Ibn Baaz Called Him, “My Shaikh in Tawheed.”

September 20, 2016 § Leave a comment


Shaikh Ibn Baaz said about Shaikh Taqiyud-Deen al-Hilaali, may Allaah have mercy on them both, “My Shaikh in tawheed.”

Sabeelur-Rashaad fi Hadyi Khairil-Ibaad, vol. 1, p. 27.

He Memorised the Quraan in Six Months and then Helped Produce the Fataawa of Ibn Taymiyyah

November 24, 2015 § Leave a comment


Shaikh Muhammad bin Qaasim, may Allaah have mercy on him, said that when, at a young age, he wanted to help his father, Shaikh ’Abdur-Rahmaan bin Qaasim رحمه الله collect and arrange the fatwaas and writings of Shaikhul-Islaam Ibn Taimiyyah, his father made it a condition that in order for him to be allowed to help he must firstly memorise the Quraan, he said, “So I finished memorising the entire Quraan in six months and then began helping him produce this formidable collection.” [In the end it came to 37 volumes].

Warathatul-Anbiyaa, p. 14.

On Shaikh Hammaad al-Ansaari’s Reading Habits

October 22, 2015 § Leave a comment


“[Shaikh Hammaad al-Ansaari] would spend many a long hour going through books or checking manuscripts, when he came across a new book or a rare manuscript he wouldn’t sleep until he had read it all, until [sometimes] it would be fajr time and he still wouldn’t have finished his reading, then it would be the time of duhaa and he would still be engrossed in reading and researching, his addiction to reading, especially manuscripts, was one of the reasons that he had a problem with his eyes, may Allaah have mercy on him.

He mentioned to me that he read Fathul-Baari twenty times.”

Al-Majmoo’ fi Tarjuma al-’Allaamah, al-Muhaddith, ash-Shaikh Hammaad ibn Muhammad al-Ansaari, vol.1, p. 213.

Ibn al-Qayyim’s Astounding Humility: Calling Himself Bankrupt Instead of a Shaikh

September 22, 2015 § 1 Comment


 

Ibn al-Qayyim wrote a priceless book on patience called Uddatus-Saabirin wa Dhakhiratush-Shakirin, out of his humility, he said the following about it and himself:

“Despite that, this book is the effort of someone who lacks the means [i.e., lacks knowledge], the output of someone bankrupt, in which he warns others against the disease even though he is among the ranks of those who suffer from it, in which he has outlined the remedy even though, due to his injustice and ignorance, he didn’t have the forbearance to use it himself, but he hopes that, through this advice which he is imparting to His believing slaves, the Most Kind and the Most Merciful will forgive the way he has cheated himself.

And so whatever in this book is correct is from Allaah, Alone, for it is He who is the Commendable, the One who helps, and whatever mistakes are found in it are from its author and the devil …”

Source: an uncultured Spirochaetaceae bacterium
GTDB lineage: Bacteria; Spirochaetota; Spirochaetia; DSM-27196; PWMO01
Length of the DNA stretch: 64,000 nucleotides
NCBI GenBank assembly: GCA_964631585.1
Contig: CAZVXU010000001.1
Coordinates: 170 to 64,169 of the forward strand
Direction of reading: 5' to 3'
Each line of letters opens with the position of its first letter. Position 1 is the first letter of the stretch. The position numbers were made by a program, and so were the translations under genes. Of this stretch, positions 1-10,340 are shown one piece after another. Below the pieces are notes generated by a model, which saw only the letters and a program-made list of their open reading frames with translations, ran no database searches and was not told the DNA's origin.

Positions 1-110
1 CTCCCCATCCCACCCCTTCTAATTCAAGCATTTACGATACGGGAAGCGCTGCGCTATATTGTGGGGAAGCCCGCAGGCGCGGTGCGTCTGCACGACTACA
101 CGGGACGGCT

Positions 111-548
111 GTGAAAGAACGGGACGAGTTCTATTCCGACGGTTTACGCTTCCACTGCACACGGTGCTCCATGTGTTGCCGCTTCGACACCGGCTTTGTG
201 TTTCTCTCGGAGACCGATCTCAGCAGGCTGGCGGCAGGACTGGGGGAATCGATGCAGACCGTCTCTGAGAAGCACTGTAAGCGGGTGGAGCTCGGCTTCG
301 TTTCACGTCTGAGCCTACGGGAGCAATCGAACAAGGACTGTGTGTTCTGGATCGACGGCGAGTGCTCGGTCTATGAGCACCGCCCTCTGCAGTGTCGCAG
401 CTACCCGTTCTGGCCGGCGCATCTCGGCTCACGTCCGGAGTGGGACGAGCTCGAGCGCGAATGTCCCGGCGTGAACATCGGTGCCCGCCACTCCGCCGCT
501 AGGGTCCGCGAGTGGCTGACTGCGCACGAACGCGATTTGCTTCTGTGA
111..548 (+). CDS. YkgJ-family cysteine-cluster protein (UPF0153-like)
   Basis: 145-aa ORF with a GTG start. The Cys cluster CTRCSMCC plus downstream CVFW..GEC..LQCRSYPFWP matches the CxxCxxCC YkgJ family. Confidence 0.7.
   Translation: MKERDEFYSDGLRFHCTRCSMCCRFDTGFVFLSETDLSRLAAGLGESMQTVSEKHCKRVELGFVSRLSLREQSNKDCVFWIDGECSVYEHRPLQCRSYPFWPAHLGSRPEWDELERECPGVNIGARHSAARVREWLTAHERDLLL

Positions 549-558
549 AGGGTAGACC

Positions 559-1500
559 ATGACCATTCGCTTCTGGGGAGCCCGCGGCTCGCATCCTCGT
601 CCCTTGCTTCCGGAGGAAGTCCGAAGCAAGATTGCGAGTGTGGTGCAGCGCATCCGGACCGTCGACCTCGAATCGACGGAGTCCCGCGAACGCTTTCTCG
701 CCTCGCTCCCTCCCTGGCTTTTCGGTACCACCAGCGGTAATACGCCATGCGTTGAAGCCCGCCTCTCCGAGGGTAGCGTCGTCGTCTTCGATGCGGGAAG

Uddatus-Saabirin, p. 11.

Al-Fawzaan’s Humility

September 7, 2015 § Leave a comment


Host: The questioner says, ‘Ahsanallaahu ilaikum. How can we attain the knowledge of Shaikh Ibn Baaz and knowledge like yours?’

Al-Fawzaan: I don’t have knowledge—Shaikh Ibn Baaz yes, he had knowledge, may Allaah forgive and have mercy on him—as for me, then I’m a miskeen like you.

But what is obligatory on us is to learn.

Imaam Si’dee and the Camel-Driver’s Pack of Cigarettes

January 21, 2015 § Leave a comment


 

“When the people of ’Unaizah bought firewood, the camel-driver would bring it inside the house and after he’d finished the household he brought it to would leave some water and dates for him. Upon eating and drinking, the camel-driver would close the house’s door firmly intending thereby to let them know that he had left. One time the Shaikh رحمه الله [i.e., Imaam Si’dee, who was ’Uthaimeen’s teacher] bought some firewood and when the camel-driver left, our father [Imaam Si’dee] came out intending to close the door behind him.

On his way to the door, the Shaikh found a pack of cigarettes in the courtyard which the camel-driver had dropped, so he took the pack, opened the door and called him, saying, ‘Is this yours?’

After some hesitation the camel-driver replied, ‘Yes, it’s mine. But, O Shaikh, do you know what’s inside it?’

The Shaikh said, “Yes, cigarettes.’

‘And you’re giving them to me, O Shaikh?’ said the camel-driver.

‘Yes, because if you don’t find this pack you’ll go and buy another one with the money you made by selling that firewood and you will then cause your children to go hungry and prevent them from getting some sustenance—and Allaah سبحانه is the One who guides.’

So the camel-driver said, ‘Bismillaah …,’ took the pack and threw out the cigarettes that were inside, saying ‘O Allaah! I turn in repentance to You and I will never smoke again.’”

Mawaaqif Ijtimaa’iyah min Hayaatish-Shaikh, al-’Allaamah ’Abdir-Rahmaan bin Naasir as-Si’dee, pp. 68-69.

Ibn Qutaibah on the Students of Knowledge of Old

December 21, 2014 § Leave a comment


Ibn Qutaibah رحمه الله said, “In the past, a student of knowledge would listen to learn, and learn to act, and gain understanding of the religion in order to benefit himself and others. But now it has become such that they listen in order to [merely] accumulate, and they accumulate in order to be mentioned, and they memorise in order to overcome [others] and boast.”

Ibn Qutaibah said this over one thousand years ago, he passed away in 276 Hijri.

Al-Madkhal al-Mufassal li-Madhhab al-Imaam Ahmad wa Takhrijaat al-Ashaab, vol. 1, p. 13.

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